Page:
(you need to see this live, multi-layered screen collage at its best)

More info here

Paris XX

The Paris show on Friday was great fun, packed out, great to see Vadim and Yarah on a Ninja bill again too. During mine and DK’s set someone pulled the fire alarm and all the power went off on stage for more than 5 minutes. Unfortunately we were in the middle of a drum n bass section so that went down like a damp squib. Before the gig I went up to the Galerie Chappe to see the exhibition of Ninja art and sleeve design that had been put on, apparently 1,500 people turned out for the opening! Ping Pong, who have done promotion for Ninja for over a decade now under the leadership of Fred ‘DJ Oof’ Elalouf, did a great job of putting together a show which included original art, paste up sheets, sleeves, huge posters and specially made prints of selected covers. They also made exclusive T-shirts, seats and a huge banner for the gigs which greeted me when I walked into the venue.  See photos from the exhibition here (warning, this is a Facebook photo album), and it’s on until October 2nd. There are 4 more gigs coming up in Paris over the next few weeks including a huge, long sold out line up at La Machine and two gigs at the Pompidou Centre.

XX banner, ParisGalerie Chappe Ninja L'expo

Ninja Tune XX boxset is here finally

I was having a shitty day with nothing going right when this was hand-delivered from the Think Tank offices out of the blue this afternoon. Eight months of hard slog, revisions, deadlines, corrections, proofs, more revisions, changed constructions and over 50 GB of information went into this.

A slipcase containing 3 hardback books – ’20 Years of Beats & Pieces’ was actually started back in July 2009 and completed just under a year later with a solid six months spent on it and little else. The other two, containing 6 CDs, 6 45’s, 2 posters, a booklet and a sticker sheet (which should have been straight forward but I had no end of hassle with) took another 2 months at least with meetings and discussions as to how the packaging would work going on since March. I even managed to find time to write a new track to go on the damned thing which is on one of the exclusive CDs.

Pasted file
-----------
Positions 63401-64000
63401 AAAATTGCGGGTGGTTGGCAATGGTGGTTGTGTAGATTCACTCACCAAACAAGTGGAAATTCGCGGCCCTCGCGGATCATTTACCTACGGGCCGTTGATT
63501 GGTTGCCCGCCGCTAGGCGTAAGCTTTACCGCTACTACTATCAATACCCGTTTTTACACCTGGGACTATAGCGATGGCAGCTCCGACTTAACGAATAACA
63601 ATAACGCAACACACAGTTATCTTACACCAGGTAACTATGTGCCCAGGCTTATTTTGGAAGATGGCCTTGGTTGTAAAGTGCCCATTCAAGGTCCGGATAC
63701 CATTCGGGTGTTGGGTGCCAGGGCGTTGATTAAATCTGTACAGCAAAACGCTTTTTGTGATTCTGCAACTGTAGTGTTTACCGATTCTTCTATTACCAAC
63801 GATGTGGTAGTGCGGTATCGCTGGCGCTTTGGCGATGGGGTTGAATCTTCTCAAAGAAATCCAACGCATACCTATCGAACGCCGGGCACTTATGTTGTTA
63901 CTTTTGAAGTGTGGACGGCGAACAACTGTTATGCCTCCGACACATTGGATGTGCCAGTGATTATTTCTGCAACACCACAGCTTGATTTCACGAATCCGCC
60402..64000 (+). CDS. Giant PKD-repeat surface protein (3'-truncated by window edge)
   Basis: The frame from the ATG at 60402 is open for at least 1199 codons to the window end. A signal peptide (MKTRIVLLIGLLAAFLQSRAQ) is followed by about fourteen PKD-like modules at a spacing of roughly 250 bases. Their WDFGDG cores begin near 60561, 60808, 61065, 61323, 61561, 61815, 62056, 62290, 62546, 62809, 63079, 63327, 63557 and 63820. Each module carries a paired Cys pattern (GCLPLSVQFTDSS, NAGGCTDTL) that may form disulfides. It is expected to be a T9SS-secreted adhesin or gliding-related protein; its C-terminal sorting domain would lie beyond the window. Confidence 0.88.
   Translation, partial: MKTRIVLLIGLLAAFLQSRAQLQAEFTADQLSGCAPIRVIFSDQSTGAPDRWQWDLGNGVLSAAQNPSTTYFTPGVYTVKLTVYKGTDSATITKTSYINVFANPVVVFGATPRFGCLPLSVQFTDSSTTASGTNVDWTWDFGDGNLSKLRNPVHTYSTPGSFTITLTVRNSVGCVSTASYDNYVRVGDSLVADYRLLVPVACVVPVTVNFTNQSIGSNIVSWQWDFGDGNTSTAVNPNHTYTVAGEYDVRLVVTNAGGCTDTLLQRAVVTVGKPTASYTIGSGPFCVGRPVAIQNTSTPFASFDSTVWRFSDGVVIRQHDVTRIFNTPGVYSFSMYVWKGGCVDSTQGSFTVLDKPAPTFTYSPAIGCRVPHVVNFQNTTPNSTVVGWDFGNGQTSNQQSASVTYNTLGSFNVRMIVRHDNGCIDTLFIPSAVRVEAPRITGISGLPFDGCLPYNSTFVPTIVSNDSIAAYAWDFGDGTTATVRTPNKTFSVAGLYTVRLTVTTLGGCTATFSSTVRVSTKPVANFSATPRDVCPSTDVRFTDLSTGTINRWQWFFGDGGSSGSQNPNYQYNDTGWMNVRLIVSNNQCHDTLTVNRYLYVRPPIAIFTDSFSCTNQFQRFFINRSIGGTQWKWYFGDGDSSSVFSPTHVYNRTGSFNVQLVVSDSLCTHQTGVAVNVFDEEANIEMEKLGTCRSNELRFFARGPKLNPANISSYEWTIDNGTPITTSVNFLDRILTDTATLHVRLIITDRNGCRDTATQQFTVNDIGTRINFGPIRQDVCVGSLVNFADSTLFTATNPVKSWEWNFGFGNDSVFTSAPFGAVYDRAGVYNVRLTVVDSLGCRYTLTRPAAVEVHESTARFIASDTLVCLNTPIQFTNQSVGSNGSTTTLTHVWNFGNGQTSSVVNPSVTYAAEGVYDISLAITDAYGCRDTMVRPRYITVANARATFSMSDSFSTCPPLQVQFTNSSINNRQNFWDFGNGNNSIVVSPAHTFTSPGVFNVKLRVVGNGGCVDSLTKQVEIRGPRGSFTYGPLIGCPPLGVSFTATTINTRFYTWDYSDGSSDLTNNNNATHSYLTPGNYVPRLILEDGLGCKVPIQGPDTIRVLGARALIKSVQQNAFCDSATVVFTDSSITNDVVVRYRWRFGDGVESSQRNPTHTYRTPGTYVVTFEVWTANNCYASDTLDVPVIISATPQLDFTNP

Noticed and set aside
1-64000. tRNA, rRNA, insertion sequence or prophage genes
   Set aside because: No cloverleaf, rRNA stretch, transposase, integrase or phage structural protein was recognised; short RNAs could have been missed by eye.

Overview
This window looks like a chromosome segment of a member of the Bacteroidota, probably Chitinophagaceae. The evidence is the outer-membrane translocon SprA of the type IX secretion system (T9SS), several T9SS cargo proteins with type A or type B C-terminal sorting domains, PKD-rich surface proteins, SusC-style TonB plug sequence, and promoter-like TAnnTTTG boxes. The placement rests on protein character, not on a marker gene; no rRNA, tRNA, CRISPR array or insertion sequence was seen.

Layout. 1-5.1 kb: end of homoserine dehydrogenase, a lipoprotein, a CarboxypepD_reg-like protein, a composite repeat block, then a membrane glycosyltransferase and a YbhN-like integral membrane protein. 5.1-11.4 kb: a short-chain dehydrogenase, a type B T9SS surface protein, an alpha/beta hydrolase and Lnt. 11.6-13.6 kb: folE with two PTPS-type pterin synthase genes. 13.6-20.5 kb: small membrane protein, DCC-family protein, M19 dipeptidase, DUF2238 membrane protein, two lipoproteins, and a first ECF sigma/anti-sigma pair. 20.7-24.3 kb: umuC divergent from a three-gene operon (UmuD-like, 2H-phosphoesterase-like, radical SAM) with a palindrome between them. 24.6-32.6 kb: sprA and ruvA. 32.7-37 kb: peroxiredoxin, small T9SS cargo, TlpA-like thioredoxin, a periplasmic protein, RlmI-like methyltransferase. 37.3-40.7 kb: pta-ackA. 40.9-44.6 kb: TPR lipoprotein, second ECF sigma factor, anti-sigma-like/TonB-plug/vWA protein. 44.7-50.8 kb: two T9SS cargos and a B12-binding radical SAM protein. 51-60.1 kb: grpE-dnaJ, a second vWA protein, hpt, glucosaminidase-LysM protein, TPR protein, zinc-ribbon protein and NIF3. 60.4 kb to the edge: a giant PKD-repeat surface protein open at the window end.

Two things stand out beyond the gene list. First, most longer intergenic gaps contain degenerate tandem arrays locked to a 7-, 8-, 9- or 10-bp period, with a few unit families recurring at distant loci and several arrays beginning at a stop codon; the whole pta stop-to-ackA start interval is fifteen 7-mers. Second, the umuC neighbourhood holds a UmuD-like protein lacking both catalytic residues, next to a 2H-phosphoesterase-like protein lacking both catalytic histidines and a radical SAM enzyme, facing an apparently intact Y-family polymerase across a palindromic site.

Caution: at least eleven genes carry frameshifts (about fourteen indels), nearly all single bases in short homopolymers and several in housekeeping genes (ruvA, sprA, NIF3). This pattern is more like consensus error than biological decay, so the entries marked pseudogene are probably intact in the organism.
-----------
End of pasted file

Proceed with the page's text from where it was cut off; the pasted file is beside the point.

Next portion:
When I look back at 2010 and think what I did that year, this is what will sum most of it up. If you have one on the way then you’re in for a treat believe me, want one, didn’t get round to buying one yet or were maybe sitting on the fence then there are still some available to buy before the big release day on September 20th.

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Ninja Exhibition and Pop-up Shop this Saturday in London

Black Dog Publishing open their doors on a Saturday this weekend for people who haven’t been able to make it to the Ninja 20th exhibition in the week. Between 12 and 5pm they will be open and Ninja will have a special pop up shop there selling selected items. I’m not entirely sure what will be available yet but there might be some of the new Ninja Tune XX releases and you will be able to buy the 20 years of Beats & Pieces book for £15 which is a fiver cheaper than the shops. It’s free and at 10a Acton Street, London,WC1X 9NG. This is the last week of the exhibition so it’s now or never…

Pop up shop invite (web)

Ninja Tune Exhibition opens today

Well last night’s book launch at Black Dog’s gallery in Kings Cross was a lot of fun, a huge turn out of artists, staff, friends and family made it a massive success. Thanks to everyone at Black Dog for a supreme effort in turning the exhibition round in three days, also everyone who came down, there were a few old faces I’d not seen in years and some who I’d only known via email but never met in person. Photos by Martin LeSanto-Smith, on form as ever to capture the event.

Record wall

The exhibition is open to the public, free, between 12-5pm Monday-Friday until September 16th. It’s situated at 10a Acton St, London, WC1X 9NG, nearest tube is Kings Cross and then it’s a 5 minute walk, press the buzzer and you’ll be let in.